DX: How exactly have you grown? Any difference between the Yung Berg of yesterday and the Yung Berg of today?

Yung Berg: I’m working on controlling my filter because what a lot of people don’t understand is that I’m a songwriter. I’m an emotional person. I’m a walking emotion. Sometimes, I act on my emotions. When things that you saw were controversial, it was me probably acting out of emotion. I was just acting and not thinking things through. I’m just trying to control my emotions at this point. It works phenomenal in the studio, when I’m by myself with a beat and what another person making a song. But if I’m out in these streets or on Instagram and all this other stuff, it doesn’t work that well for me. I just have to control that.

DX: Do you see yourself doing reality TV again?

Yung Berg: I mean, I’m a walking reality show. I got an instagram, my reality television show doesn’t stop. Everything I do. At the end of the day, if God got me, then that’s what I’m doing. I didn’t know in 2008 while I had a bunch of hit records that I was going to be on Love & Hip Hop in 2014. It’s just a transition. Nobody ever thought that I would be working with Nicki Minaj, Meek Mill, or Trey Songz. At the end of the day, I’m just taking it one day at a time. Just continuing to grow.

DX: It must be difficult to walk that line within the age of social media.

Yung Berg: Yeah because like…this is not a complaint because I do it myself and I put myself in situations because I’m obviously the one tweeting but I wish that everything wasn’t turned and twisted to a scandal, or something like that or say that I’m throwing shade at previous girlfriends. They want to link everything I say. I don’t have any bad feelings to nobody. I love Masika and will always love Masika, for ever. I don’t have bad blood for her or anything to say about her. All I have is praise for that woman. Hazel E, I don’t have nothing bad to say about her. Congrats, do what you do. I’m not a person that holds grudges. I’m a person that moves forward, takes our experience and translate it to dope records. If you’re going to hear something, it’s going to be in the music, not on no Twitter.

Yung Berg Discusses Transition Back Into Solo Artistry

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DX: Is this going to lead to a full length project, it’s been several years right?

Yung Berg: As I said before, I have a lot to talk about. I just went in the studio and in three studio sessions, I came out with thirteen songs that are amazing. I feel that this is going to push the culture forward because they’re honest. That is what’s missing from a lot of music of today. I’m not going to get on songs and say I’m a thug or killer. I’m vulnerable at times. I’m crazy at other times. I’m a good friend at some times. I’m a horrible friend at some times. I’m not a good boyfriend. I’m a good person to hang out with. You get all that in my music so it’s not really like I’m just poppin shit, bottles, bitches and all of that. This is something I’m standing on that’s going to be a piece of work. No matter how you feel about Yung Berg, Hitmaka or whatever you want to call me, it’s amazing.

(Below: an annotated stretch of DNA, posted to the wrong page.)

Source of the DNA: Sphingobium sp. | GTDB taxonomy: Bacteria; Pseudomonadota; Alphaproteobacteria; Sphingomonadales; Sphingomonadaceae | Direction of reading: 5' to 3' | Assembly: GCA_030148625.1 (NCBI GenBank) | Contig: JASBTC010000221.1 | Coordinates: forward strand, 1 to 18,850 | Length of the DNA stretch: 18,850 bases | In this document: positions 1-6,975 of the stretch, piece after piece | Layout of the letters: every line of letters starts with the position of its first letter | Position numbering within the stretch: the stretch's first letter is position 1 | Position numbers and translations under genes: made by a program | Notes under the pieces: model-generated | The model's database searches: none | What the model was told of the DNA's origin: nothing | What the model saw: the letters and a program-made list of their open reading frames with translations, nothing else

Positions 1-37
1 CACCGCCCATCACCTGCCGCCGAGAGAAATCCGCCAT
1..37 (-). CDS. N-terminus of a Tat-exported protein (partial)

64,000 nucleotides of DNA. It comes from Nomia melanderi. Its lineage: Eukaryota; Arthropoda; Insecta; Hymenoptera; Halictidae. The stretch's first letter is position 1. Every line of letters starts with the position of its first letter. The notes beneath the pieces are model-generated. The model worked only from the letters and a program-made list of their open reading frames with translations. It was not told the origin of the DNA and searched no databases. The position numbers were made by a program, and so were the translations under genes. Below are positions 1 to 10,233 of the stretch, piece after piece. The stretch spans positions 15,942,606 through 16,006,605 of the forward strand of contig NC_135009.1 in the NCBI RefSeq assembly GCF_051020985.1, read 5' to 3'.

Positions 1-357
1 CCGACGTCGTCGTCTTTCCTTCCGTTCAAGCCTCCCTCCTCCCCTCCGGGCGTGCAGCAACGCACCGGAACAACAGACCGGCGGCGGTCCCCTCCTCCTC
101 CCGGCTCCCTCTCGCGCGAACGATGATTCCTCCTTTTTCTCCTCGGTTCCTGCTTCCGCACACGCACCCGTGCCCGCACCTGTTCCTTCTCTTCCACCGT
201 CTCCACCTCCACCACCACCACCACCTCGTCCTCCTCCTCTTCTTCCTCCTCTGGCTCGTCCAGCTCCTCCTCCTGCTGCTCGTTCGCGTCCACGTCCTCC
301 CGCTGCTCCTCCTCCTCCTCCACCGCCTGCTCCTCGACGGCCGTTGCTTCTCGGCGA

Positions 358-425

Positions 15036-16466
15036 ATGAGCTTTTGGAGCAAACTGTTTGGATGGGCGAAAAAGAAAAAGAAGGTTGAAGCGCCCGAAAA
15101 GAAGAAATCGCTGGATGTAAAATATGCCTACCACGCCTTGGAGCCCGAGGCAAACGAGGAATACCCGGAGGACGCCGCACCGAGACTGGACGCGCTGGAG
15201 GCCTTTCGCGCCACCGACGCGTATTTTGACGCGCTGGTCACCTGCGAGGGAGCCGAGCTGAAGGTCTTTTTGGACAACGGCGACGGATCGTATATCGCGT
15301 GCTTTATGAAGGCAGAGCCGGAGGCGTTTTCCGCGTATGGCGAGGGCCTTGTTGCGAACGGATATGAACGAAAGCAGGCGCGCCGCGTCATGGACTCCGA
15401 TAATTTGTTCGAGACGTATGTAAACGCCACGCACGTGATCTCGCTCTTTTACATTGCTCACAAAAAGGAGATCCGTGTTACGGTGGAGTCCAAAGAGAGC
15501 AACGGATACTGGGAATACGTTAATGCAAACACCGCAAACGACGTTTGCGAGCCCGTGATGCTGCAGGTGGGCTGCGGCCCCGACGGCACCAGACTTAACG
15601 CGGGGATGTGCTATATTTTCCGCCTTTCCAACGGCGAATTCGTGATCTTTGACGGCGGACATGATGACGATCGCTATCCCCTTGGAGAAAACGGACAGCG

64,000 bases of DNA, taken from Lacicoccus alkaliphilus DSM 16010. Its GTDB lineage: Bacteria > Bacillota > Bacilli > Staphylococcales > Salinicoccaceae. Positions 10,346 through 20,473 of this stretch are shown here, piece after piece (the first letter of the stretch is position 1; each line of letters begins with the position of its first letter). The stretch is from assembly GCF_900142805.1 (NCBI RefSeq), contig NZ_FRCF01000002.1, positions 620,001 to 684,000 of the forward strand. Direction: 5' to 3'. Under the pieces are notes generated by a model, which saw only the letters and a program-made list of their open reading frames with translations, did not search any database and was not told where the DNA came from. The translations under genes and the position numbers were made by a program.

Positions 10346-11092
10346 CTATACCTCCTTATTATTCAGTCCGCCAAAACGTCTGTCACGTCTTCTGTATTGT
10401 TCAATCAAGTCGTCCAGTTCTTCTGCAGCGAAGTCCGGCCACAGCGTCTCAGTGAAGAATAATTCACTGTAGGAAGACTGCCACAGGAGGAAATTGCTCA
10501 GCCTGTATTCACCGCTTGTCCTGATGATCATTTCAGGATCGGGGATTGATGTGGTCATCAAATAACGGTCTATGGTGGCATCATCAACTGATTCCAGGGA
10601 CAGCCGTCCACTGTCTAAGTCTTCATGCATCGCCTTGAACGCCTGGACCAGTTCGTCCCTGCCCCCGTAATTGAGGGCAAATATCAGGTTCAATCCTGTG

DX: Did you discover a new way of approaching music as a solo artists considering the fact that you got a chance to work with Tamar, Nicki Minaj or even Diddy? It’s been awhile since you released an actual album.

Yung Berg: Since I’m about to work with these people, I feel like I’m ahead of the curb because when I think about things it’s different. In 2007 or so when Jay Z did “Death Of Autotune,” people were slandering Autotune. I came out with “The Business” and went platinum with that record. Then I had a record called “Outerspace” where I actually sang the whole song top to bottom with autotune. That was my step into singing records and the record label came and told me that the shit was never going to work. Jay Z is right, Autotune is dead; it’s a wrap for that. It’s 2015 and it’s pretty hard to find a record on radio without Autotune on it. I’ve always been ahead of the curb with that. Charlie Walk when he was with Epic Records told me that he was never going to worry about me because you know melody. As long as you know melody, you’re going to be good. Shit, he was right.

DX: In your honest opinion, have you felt that the media hasn’t been fair to you?

Yung Berg: I used to feel that way. Now, I realize that I put myself on this platform. I’m able to be scrutinized where somebody is going to say something like  I don’t like his hat, his teeth too big in his mouth right now, he crazy, I hate him, I love him, I want to fuck him, I don’t like him. It comes with the territory. As long as you’re talking. It’s funny I ran into Chingy while in Atlanta at this bar. He said what’s up and I responded that I was going through these trials and tribulations. He said, don’t worry when they’re talking about you, worry when they’re not talking about you.